A new sculpture will become the centrepiece of Knockaloe Garden at The Cathedral Church of Saint German, Peel, with help from the Isle of Man Steam Packet Company.


The Company is assisting with the transport of the 3 metres high by 2 metres wide sculpture from the UK ahead of its installation on 23rd June.


The sculpture will be the centrepiece of one of the gardens in the cathedral grounds, which have been created to commemorate not only Knockaloe internment camp, but genocides committed globally during the 20th century and told through fables.


The sculpture, designed by Island-based artist Angela Patchett and manufactured from bronze and steel in the UK, will be the focal point. It highlights the Isle of Man’s role in the world wars and draws inspiration from two figures, Joseph Pilates and Archibald Knox.


Pilates was interned at Knockaloe during World War I, and spent that time developing the exercise regime which bears his name and is now practiced globally. Knox, the highly regarded artist and designer, was employed at the Knockaloe camp as a censor. A central barbed wire core evolving into a decorative jewel, encased in a figure-like structure, celebrates the achievements and influences of these men.


Sculpture designer Angela moved to the Isle of Man after working as Head of Art and Design at a UK school and living in New Zealand. She now works on private commissions, as well as teaching art at the Isle of Man Prison and for St Christopher’s Fellowship.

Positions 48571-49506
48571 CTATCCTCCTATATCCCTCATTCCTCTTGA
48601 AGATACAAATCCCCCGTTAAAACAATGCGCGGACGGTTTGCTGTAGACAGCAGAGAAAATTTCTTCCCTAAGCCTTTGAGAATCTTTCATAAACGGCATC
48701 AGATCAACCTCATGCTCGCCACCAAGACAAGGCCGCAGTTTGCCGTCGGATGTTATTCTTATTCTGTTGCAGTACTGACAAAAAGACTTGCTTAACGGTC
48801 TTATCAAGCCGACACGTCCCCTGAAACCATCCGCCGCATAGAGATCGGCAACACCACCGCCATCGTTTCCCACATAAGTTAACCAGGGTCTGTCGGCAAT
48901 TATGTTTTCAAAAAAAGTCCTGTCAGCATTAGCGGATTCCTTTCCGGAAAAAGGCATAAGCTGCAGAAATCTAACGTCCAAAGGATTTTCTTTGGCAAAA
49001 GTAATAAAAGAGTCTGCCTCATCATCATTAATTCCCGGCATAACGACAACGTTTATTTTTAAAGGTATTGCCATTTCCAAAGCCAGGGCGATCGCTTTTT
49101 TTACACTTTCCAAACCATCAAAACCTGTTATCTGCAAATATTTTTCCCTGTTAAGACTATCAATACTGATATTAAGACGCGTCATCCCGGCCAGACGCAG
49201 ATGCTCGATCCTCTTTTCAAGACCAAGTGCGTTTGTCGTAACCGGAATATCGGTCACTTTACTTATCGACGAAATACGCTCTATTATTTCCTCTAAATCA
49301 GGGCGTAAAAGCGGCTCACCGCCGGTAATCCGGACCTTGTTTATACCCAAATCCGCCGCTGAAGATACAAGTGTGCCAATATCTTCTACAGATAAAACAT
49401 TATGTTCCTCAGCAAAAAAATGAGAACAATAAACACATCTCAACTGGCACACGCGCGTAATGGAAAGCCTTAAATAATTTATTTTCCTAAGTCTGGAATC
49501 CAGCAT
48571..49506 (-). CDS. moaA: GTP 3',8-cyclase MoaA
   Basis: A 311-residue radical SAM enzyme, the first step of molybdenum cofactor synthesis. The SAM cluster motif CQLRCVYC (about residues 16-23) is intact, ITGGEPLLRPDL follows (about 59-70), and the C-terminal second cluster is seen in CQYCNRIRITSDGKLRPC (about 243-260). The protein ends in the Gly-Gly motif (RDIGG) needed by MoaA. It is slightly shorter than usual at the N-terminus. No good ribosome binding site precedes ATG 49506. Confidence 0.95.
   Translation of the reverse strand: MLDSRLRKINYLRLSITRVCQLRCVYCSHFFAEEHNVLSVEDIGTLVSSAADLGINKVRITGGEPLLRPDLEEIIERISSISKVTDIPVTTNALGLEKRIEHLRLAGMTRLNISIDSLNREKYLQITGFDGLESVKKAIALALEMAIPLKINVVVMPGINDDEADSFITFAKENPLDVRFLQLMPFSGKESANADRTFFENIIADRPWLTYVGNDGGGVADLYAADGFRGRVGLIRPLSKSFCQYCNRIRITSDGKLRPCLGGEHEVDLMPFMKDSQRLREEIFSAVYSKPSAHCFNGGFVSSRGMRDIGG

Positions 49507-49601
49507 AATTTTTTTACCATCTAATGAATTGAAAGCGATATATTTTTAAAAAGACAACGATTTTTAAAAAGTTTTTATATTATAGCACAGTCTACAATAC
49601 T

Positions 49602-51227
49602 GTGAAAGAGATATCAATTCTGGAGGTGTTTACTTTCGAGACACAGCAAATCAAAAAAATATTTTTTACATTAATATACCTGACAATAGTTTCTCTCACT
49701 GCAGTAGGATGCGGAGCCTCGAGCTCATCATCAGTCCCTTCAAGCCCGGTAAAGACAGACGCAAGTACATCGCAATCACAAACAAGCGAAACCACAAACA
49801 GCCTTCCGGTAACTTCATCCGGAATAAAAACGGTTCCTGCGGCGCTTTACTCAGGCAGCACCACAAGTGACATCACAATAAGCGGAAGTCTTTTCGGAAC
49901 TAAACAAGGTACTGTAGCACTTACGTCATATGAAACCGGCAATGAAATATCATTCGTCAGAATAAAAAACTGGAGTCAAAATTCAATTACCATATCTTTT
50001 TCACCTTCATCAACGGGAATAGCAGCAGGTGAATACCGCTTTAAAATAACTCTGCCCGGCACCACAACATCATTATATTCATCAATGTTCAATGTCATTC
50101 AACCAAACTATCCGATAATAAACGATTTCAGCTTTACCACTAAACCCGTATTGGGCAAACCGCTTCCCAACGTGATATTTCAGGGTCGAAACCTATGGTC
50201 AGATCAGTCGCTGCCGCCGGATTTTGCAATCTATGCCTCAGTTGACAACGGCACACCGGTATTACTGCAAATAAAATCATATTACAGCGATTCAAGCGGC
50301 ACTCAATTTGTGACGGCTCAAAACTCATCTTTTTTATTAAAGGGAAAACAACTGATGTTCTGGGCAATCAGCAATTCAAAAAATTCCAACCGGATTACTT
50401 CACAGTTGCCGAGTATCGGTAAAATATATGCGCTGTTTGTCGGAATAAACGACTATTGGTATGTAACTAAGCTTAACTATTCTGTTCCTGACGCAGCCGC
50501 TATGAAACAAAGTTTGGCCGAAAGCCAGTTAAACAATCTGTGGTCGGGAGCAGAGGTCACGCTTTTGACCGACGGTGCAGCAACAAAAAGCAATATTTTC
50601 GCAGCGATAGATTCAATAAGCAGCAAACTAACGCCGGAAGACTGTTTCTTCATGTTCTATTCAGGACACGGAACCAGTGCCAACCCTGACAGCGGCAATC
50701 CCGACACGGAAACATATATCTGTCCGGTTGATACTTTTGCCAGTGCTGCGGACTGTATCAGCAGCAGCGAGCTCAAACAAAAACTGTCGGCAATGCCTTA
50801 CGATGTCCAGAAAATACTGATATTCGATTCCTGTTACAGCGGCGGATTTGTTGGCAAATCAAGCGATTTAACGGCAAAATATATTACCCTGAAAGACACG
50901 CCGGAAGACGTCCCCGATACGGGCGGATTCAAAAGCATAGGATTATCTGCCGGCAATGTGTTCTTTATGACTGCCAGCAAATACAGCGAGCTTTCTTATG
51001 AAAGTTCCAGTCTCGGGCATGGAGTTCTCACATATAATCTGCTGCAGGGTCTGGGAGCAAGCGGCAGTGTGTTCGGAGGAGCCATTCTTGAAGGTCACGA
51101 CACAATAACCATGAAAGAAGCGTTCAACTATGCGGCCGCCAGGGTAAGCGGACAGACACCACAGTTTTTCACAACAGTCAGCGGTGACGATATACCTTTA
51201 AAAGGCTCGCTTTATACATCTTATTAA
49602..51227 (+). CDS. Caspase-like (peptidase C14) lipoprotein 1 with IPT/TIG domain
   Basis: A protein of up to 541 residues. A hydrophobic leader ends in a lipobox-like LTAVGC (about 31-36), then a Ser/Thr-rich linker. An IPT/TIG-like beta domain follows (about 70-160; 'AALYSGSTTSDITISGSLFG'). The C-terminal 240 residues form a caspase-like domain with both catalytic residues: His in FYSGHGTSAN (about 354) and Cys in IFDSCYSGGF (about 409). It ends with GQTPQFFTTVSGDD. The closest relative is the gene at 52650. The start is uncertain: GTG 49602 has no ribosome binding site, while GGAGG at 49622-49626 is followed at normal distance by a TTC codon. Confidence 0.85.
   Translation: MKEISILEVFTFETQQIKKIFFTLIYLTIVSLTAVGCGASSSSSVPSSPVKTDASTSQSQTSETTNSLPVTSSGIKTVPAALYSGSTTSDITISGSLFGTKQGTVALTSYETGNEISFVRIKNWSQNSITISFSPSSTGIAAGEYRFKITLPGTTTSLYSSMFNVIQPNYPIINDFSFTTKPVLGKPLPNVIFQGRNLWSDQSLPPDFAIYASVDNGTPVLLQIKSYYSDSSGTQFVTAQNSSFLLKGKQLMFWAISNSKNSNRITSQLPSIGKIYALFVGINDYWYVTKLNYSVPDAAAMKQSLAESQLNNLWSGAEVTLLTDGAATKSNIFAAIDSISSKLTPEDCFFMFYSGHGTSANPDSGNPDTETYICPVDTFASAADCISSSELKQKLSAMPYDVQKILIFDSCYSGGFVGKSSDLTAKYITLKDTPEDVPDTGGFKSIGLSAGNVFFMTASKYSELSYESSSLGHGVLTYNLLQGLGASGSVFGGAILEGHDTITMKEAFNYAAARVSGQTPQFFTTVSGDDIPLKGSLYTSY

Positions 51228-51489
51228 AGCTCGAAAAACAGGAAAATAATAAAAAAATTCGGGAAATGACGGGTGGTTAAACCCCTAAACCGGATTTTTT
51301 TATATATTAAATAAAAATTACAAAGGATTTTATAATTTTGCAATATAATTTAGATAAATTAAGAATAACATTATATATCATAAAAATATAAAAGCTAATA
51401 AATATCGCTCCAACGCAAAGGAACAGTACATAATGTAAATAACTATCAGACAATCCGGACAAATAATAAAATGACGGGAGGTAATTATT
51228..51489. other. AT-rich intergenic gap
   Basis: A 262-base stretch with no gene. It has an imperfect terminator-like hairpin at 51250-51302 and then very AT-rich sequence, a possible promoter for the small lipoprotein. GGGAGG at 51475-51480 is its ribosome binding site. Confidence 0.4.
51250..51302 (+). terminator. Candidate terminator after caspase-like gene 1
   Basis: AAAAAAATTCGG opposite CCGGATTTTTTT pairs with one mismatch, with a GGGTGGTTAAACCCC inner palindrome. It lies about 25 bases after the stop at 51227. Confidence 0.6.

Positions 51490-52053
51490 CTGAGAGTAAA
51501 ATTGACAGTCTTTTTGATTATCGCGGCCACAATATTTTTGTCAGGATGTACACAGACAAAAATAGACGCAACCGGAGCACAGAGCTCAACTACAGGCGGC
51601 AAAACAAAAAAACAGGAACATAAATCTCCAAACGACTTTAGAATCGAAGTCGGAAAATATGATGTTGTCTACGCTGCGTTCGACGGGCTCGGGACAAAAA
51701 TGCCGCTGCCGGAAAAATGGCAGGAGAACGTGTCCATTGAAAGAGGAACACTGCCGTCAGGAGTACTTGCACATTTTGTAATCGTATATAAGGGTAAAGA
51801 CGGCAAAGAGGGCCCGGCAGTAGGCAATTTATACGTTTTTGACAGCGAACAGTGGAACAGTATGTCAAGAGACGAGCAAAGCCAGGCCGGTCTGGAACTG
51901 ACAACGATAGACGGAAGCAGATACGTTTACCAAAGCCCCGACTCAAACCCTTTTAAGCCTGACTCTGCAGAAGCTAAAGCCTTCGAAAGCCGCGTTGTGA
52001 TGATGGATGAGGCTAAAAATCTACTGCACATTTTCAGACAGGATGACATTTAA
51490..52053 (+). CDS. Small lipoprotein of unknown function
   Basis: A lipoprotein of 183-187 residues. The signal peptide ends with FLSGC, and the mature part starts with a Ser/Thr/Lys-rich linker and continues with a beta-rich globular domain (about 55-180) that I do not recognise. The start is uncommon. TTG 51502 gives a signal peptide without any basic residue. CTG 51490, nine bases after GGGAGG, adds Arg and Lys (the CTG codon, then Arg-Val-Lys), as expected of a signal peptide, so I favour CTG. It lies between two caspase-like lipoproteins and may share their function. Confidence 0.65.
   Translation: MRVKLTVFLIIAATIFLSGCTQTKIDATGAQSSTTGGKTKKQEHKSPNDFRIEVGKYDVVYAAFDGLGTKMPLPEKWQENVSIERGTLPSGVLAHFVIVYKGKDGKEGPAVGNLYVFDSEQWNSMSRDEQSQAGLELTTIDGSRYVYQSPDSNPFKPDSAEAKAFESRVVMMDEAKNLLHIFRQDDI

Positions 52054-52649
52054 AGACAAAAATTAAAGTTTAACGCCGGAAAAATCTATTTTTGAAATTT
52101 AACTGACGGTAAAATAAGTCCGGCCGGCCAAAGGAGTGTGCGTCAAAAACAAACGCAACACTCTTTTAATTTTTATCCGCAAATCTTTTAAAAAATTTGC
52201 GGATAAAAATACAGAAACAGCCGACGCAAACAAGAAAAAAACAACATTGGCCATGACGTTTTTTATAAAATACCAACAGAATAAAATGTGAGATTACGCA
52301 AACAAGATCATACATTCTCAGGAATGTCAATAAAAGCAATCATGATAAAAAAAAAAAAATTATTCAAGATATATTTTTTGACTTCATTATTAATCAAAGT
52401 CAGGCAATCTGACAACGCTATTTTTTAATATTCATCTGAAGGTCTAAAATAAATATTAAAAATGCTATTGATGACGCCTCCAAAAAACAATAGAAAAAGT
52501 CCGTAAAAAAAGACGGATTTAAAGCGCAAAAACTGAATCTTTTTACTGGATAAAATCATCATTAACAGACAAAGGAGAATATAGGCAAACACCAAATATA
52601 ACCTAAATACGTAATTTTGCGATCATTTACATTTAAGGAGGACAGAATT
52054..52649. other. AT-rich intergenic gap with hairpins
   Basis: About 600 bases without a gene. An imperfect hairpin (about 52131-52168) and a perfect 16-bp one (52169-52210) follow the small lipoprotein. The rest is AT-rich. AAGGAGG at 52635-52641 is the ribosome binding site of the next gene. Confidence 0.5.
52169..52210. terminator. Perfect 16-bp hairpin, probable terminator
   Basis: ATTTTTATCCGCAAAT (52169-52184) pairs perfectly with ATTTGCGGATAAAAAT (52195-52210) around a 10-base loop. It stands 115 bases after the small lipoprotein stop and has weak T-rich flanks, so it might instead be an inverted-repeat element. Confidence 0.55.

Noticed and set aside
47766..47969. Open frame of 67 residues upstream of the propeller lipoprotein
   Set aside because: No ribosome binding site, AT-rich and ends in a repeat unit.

Angela said: ‘I was delighted to be commissioned to design the sculpture for the Knockaloe Gardens, which celebrate the capacity for the human race to overcome barriers to peace.


‘It was also fantastic to reach out to the local community for their involvement. The plinth has been made with bricks and tiles painted by the Isle of Man Prison art class, Ballakermeen High School students and those who attended Intergenerational Workshops at The Cathedral.’


She added: ‘The initial grant from The Isle of Man Arts Council and Culture Vannin enabled us to draw in significant funding from the Inlight and Jerusalem trusts. We are very grateful for all support and I would like to say a massive thank you to the Isle of Man Steam Packet Company for its assistance in transporting the large sculpture. Receiving help with the cost of transport ensured vital funds were available to fund the project.’


Steam Packet Company Chief Executive Mark Woodward added: ‘The Knockaloe Gardens project has encouraged and received fantastic community engagement, as well as producing a permanent reminder of the horrors of genocide in the 20th century, which should not be forgotten. We are pleased to have been able to help, and I look forward to seeing the gardens when they are complete.’